Sleep Better: A Proven Way to Train Hard and Feel Your Best

If you eat well and train hard but sleep poorly, you’re holding yourself back.

We know sleep is imperative to health. But people seldom realize the extent it affects our recovery and susceptibility to injury. As a physical therapist, I have a special interest in how sleep affects both the risk of becoming injured and recovery from existing injury. So this article is going to be all about sleep – both in general and as it specifically relates to injuries.

In an effort to improve the quality of my own sleep, I have done a lot of research on the subject and have even tried out a number of sleep apps. Though my app would tell me the percent of deep, REM, and light sleep I got each night, I still had some questions. I’ve uncovered the answers, and will be sharing them with you today.

  • What percentage of each type of sleep should I be aiming to obtain?
  • How does sleep specifically influence recovery?
  • How can I improve my sleep cycle, not simply the quantity of sleep I’m getting?

The Benefits of Sleep

Precision Nutrition has a fantastic article all about sleep, and I highly recommend checking it out. Here’s a quick synopsis of the important points:

  • Effects on Weight Management: The average adult gets around seven hours of sleep each night. Studies have suggested that less than six hours, or more than nine hours a night, leads to weight gain compared to those who sleep 7-8 hours a night. People who sleep less than six hours a night are significantly more likely to be overweight or obese.1,2 It’s not clear why people who sleep more than nine hours a night have similar weight concerns.
  • Effects on Skill: During sleep, the body repairs damaged tissues, produces crucial hormones, and strengthens memories. This strengthening of memories helps you perform skills better after sleeping than if you had spent that time instead just practicing while awake.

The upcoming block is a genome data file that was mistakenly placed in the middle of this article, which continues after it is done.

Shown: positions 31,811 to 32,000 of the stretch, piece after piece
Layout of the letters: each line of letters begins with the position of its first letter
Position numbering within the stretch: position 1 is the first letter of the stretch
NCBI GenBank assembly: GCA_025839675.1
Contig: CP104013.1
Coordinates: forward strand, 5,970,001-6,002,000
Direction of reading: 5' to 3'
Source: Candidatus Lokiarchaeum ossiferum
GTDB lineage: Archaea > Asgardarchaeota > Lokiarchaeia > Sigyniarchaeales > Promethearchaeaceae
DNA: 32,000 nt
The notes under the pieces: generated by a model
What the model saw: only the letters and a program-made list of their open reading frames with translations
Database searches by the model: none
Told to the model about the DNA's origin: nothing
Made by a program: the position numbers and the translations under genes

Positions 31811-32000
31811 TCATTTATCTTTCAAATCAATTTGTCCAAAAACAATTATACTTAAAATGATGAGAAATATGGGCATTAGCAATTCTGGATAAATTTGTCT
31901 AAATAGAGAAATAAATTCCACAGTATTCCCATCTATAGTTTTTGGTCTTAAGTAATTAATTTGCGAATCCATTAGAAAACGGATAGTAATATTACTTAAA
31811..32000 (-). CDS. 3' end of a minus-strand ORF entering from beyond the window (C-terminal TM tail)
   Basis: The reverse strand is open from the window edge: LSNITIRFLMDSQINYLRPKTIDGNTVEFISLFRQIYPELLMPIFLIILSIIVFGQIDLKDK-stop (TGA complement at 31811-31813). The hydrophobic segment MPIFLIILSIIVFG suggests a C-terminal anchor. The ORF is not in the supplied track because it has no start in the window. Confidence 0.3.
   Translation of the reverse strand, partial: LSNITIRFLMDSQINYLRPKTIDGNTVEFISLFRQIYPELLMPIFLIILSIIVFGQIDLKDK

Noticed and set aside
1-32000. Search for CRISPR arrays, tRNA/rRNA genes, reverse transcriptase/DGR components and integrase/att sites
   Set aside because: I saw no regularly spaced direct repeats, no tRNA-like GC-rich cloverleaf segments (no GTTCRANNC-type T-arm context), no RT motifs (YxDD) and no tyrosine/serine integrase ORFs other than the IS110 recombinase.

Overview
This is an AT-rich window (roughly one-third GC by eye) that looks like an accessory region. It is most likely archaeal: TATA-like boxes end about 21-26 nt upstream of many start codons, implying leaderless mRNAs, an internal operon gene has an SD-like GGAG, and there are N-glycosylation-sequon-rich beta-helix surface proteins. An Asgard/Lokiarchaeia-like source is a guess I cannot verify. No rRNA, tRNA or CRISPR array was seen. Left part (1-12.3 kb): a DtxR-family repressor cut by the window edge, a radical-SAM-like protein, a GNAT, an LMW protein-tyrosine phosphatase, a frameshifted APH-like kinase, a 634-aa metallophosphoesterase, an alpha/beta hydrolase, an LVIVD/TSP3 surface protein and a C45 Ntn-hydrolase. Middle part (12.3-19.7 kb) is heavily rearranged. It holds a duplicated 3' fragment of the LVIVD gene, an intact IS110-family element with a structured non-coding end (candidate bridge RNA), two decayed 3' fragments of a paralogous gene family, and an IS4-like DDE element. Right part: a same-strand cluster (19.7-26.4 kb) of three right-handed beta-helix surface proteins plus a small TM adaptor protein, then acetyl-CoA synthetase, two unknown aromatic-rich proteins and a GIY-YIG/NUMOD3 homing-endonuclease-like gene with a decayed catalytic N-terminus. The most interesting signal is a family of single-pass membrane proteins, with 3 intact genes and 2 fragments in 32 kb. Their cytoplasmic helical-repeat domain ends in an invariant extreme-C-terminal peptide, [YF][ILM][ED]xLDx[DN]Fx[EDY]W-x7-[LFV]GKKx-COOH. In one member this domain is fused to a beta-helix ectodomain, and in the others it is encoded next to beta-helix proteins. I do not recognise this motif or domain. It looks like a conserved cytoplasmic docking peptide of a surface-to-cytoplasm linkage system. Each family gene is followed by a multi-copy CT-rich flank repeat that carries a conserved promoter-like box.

• Effects on Immunity: Have you ever noticed you tend to get more colds when you are run down? That’s because sleep also aids in immune response, allowing your body to create more white blood cells to fight harmful viruses and bacteria.

See her? She’s getting slimmer, stronger, and healthier. Are you giving yourself the time to do the same?

The Five Stages of Sleep

  • Stages one and two are both stages of light sleep. Stage one should account for approximately 4% of your entire cycle and stage two 45-55%. During these two stages, muscle activity slows, as well as your breathing and heart rate. Your body temperature also decreases.
  • Stages three and four are stages of deep sleep. Stage three should account for 4-6% of your sleep cycle, and stage four, 12-15%. During these stages your brain begins to generate delta waves (the slowest brain waves and the point when our brain waves are least like waking), your breathing becomes rhythmic, and your muscle activity is limited. This is also the stage where growth hormone secretion occurs.
  • Stage five is REM (Rapid eye movement) sleep. It should account for 20-25% of your sleep cycle, and during this stage your brainwaves speed up and dreaming occurs. Muscles relax (extremities are usually paralyzed) and your heart rate increases. Your breathing is rapid and shallow.